Change is the only constant and the ‘Gentleman’s Game’ is constantly changing- from the era of caps, trousers and 60 overs to the era of helmets, track pants and T20s, cricket has been one of the most vibrant games played worldwide. In the process of making the game gentler and fairer, the ICC introduced a few new rules in the game which will be executed from October 1, this year.
Spin on the Run-out Rule
While running between the wickets, when a player’s bat is within the crease, but after touching the ground, suddenly makes a short rebound in the air as the stumps are dislodged the batsman is given an out- I am sure everyone has witnessed this heartbreaking view. Fortunately, the ICC has changed the rule this year. Once the bat makes its way inside the crease, the batsman is considered to be in and the stumping cannot eject him from the field anymore.
Introducing the Red-card
It seems the ICC is doing all it can to keep the Gentleman’s game that way. Just like Football, misbehaving players are given a red card for their misconduct and made to sit on the bench, cricket is now all set to borrow this rule from its fellow sport and incorporate it from the 1st of October. What qualifies as misconduct will be followed by the already established ICC rules earlier. It will be fun to watch two of our favourite games come together like this.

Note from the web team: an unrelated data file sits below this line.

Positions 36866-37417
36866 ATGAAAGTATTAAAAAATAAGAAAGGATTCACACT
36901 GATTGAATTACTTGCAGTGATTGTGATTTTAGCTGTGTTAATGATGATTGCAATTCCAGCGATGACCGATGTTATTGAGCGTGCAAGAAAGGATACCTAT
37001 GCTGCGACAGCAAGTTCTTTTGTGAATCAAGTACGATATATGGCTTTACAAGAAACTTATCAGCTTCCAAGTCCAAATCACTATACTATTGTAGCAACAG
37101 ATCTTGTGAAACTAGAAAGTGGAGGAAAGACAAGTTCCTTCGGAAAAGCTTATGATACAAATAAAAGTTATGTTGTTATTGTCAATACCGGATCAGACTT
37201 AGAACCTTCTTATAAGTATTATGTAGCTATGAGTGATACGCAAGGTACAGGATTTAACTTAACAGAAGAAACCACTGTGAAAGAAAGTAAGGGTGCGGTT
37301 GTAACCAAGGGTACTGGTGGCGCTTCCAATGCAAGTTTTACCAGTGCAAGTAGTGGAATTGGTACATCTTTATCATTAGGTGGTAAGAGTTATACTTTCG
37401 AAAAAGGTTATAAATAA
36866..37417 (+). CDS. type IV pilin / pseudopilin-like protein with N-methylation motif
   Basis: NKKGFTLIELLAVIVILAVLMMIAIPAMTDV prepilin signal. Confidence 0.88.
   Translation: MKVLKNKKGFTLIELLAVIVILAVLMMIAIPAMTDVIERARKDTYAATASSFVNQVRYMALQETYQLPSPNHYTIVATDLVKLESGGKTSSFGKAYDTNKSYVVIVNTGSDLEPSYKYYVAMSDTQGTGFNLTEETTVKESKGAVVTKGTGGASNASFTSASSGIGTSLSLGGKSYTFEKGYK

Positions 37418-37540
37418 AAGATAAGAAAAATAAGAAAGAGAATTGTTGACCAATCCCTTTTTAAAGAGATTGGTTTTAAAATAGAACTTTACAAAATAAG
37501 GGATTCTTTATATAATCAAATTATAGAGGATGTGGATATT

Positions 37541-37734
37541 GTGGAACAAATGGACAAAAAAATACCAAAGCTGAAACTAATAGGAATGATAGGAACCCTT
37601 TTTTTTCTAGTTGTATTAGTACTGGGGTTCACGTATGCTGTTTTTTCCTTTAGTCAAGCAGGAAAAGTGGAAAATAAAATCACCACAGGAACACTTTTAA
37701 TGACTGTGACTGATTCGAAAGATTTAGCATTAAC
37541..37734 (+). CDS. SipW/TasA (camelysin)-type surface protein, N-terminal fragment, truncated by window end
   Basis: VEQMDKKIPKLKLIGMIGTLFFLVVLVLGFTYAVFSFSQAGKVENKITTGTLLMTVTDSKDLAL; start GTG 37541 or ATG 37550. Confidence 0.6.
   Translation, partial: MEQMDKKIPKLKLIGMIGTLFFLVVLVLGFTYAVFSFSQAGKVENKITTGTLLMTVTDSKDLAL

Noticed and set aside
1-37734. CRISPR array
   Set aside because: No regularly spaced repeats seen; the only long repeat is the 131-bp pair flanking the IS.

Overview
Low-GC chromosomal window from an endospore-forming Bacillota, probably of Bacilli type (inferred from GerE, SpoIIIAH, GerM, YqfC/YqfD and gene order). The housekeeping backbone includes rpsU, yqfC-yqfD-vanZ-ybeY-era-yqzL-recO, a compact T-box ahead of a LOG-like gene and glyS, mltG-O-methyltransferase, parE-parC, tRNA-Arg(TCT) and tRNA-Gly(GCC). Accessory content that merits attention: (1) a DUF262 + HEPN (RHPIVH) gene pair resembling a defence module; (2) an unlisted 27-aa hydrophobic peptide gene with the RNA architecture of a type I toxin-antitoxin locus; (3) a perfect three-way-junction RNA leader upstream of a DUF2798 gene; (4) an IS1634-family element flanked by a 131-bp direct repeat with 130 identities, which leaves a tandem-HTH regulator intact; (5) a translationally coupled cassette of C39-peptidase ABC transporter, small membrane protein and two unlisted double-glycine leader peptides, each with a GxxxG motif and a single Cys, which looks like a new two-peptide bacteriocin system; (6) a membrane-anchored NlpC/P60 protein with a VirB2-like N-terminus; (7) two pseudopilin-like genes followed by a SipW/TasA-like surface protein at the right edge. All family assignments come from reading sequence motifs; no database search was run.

The DRS verdict
A review saved, is a review earned. The DRS review has always been a matter of ambiguity in the cricketing spectrum. Prior to the advent of new ICC rule, when the DRS verdict returns to Umpire’s call, the team that has asked for it loses the review. But now with this rule as of 1st October, this won’t be the case. Umpire’s call only is taken into the equation when there would be a rise of the benefit of the doubt which needs to be awarded. Sometimes ball tracking doesn’t seem enough to track a ball completely hitting the stump or shaving it so in that circumstances the decision goes back to the umpire’s call on the field. If that happens team won’t lose a review.
In Test matches, the reviews are refreshed at the 80-over mark. As of now, a team is allowed two failed reviews and after 80-over till the end of the innings, they are giving two more. From now on there will be no top up after the 80-over mark.
The ICC has also agreed that the DRS is to be used in all T20Is as well.
Bats get new dimensions
With the coming of T20s, batsmen took the reins of the game in their hands. Since then they seemed to have an edge over the bowlers- until now. The ICC has ordered new dimensions for the bat in light of the fact that broader bats give batsmen greater advantage. Hence to make things even, bats are reduced to 108mm in width, 67mm in depth with 40mm edges to enable fair play. After all size matters.
Well, cricket fans embrace themselves to find what these new rules have in store for all of us. Although we will not be able to witness these rules in the upcoming Australia tour of India as it starts mid-September it certainly has us bright-eyed for the future matches.